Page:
A skein of Nature's Palette yarn
Nature's Palette yarn knit up
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Yarn Profile:
Hand Jive Knits Nature's Palette Yarn

First Impressions
If you attended the Black Sheep Gathering or TKGA Fiber Arts Festival in Burbank this year, chances are you've already seen the brilliant colors of Hand Jive Knits up close. Begun by Darlene Hayes just a few years ago, this Sacramento-based yarn business specializes in naturally dyed yarns.

Natural dyeing requires far more time and effort but produces some truly stunning colors while treading gently on the environment. Rather than use synthetic chemicals or even natural dye extracts, Hayes uses actual dyestuffs (such as madder, cochineal, logwood, and brazilwood), harvesting almost one-third of all dyestuffs herself.

Hayes currently offers her Nature's Palette naturally dyed yarns in 30 solid colors and five multicolored options called "Odd Duck" because of the random process she uses to create them. Even among the solids, there can be a delicate shift among hues, as I noticed with the yarn in this review.

Nature's Palette is currently available in fingering and worsted weights. For this review I focus on the DK weight, which is the most common weight for her patterns, in the Light Teal color.

Knitting Up
Depending on whether it's used for socks, scarves, pillows, gloves, shawls, sweaters, or other items, this yarn can be knit on needles ranging from US 1 to US 10. For this review I knit my swatches on US 5 needles.

Knitting was easy on both knit and purl rows, with no snagging or other immediate problems. I did notice that my fingers and needles took on a faint hue of green from leftover dye in the yarn, but this was easily remedied with soap.

The worsted two-ply yarn has a tight angle of twist that adds bounce and elasticity, while the distinct two plies produce a pearl-necklace effect on the strand. Knit up, the yarn produces a rippling, textured fabric surface that's ideal for lace.

Blocking / Washing
When placed in cool water with mild soap, my swatches quickly relaxed and released their excess dye in a faint bleed. With one rinse, the water ran clear and the swatches were ready for blocking.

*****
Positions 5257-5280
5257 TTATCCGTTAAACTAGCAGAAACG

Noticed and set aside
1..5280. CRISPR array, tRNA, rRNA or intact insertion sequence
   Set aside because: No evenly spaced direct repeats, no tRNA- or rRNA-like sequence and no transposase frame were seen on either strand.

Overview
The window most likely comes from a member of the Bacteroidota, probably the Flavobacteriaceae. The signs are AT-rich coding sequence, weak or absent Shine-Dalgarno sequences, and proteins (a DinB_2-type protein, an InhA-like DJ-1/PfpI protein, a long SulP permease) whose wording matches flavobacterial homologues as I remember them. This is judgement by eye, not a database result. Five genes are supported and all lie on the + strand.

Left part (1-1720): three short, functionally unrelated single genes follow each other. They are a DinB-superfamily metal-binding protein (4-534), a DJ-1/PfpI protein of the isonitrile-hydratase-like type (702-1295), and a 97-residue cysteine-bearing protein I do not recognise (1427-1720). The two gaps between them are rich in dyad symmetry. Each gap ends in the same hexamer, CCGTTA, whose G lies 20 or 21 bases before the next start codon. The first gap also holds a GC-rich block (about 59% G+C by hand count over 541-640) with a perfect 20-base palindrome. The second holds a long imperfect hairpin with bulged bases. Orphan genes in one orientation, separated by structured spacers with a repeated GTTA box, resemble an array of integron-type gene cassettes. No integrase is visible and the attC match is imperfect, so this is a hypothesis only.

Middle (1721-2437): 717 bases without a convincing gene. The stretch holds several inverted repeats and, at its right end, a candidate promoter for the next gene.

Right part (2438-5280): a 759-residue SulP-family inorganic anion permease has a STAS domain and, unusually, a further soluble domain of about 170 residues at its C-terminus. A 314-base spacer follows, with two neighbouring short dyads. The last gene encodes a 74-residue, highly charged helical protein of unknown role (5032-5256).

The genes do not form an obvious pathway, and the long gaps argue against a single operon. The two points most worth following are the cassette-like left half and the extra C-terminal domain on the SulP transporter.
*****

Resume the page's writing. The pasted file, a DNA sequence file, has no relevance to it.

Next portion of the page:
Even while wet, I could see a distinct surface bloom. The rippled surface had also calmed slightly.

Once the swatches dried, I saw no fading of color. But my unwashed 6.5 stitches per inch on US 5 needles had relaxed to a fairly steady 6 stitches per inch.

Generally speaking, merino is one of the softest and most luxurious incarnations of wool. When subject to any kind of dye process, the fiber can lose some of its original delicate essence—but I was happy to see it return after I washed my swatches.

This particular yarn wears well because of the hard spin and two plies, although even more plies would help any harder-wearing socks.

True to merino, my swatches did not cause any itching, even when rubbed against more sensitive areas such as face and neck. This means you could make marvelous scarves and form-fitting sweaters with this yarn.

Hayes is generous with her skein yardage. Each skein of fingering-weight merino has 185 yards and costs $10. In sunlight, the luster in my swatches made me wonder if Darlene hadn't snuck a little mohair into the carder when nobody was looking.

Structurally the yarn reminds me of Koigu Premium Merino, only with more yardage, a lower price, and a dramatically different underlying color philosophy.

This yarn begs to be knit into socks or an openwork lace scarf. A medium-sized pair of women's socks with some trim detail will require 350 yards, or two skeins (a mere $20). A shawl similar to the Charlotte's Web shawl from Koigu would require about five skeins, or $50.

Sure, you could probably find a similar-weight yarn for less—but it may not be a pure merino that's been carefully hand-dyed in small batches right here in the U.S. using only natural dye materials. I know I have my eye on a few colors for my next pair of handknit socks.

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